Also worth mentioning: Uncle Tupelo: “We’ve Been Had”; Mac Lethal: “Pass the Ammo”; Ted Leo and the Pharmacists: “Army Bound”; anything by Public Enemy (pre 2000) and Billy Bragg; Black Sabbath: “War Pigs,” and The Flaming Lips’ entire At War with the Mystics album. Now get the fuck out there and vote!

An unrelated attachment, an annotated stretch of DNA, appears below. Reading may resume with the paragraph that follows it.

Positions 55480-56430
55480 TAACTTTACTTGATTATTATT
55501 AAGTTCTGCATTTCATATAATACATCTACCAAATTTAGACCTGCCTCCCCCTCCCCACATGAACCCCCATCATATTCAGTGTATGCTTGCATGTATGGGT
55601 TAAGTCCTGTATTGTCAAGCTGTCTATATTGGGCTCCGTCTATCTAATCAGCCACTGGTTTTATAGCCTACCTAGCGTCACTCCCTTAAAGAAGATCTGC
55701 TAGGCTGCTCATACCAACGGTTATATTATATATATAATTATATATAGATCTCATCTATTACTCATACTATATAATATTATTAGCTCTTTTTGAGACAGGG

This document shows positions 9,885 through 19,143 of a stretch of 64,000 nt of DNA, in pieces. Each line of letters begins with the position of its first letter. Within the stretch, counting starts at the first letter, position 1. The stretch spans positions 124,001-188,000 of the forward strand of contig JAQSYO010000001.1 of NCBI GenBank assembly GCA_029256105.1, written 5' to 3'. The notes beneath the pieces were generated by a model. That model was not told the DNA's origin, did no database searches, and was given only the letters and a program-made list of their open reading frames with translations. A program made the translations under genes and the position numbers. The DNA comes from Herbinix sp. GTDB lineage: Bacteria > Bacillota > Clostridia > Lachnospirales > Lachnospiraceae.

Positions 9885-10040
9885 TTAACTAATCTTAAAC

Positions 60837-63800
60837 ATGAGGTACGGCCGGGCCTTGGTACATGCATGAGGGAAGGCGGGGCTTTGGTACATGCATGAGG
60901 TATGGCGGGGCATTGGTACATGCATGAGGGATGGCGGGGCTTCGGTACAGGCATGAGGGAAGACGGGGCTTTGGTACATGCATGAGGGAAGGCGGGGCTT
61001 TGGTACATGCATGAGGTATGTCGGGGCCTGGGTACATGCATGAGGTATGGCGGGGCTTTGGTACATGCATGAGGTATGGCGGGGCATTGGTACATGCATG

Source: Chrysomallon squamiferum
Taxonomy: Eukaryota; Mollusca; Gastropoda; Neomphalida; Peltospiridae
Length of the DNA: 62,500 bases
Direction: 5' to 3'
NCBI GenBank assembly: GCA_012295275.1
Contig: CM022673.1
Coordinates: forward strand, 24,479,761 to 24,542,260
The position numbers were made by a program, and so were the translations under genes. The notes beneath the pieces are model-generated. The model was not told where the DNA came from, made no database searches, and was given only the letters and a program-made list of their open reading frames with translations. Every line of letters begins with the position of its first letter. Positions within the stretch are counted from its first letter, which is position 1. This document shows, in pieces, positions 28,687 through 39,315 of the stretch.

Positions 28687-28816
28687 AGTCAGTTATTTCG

Oh – and the worst political song ever: “Civil War” by Guns ‘n’ Roses: Seriously, this song only proves that Axl Rose doesn’t know shit about shit. What civil war is he talking about? The American one? He kinda did need it or his country wouldn’t exist as he knew it when he penned this shitpile of a song. Is he talking about goings-on in eastern Europe at the time? Doubtful. It’s more likely that he thought it’d be cool to be all political and try to sound smart. So he coughed up this chunk of epic failure and proved himself a fool by opening his mouth. As if we ever doubted him.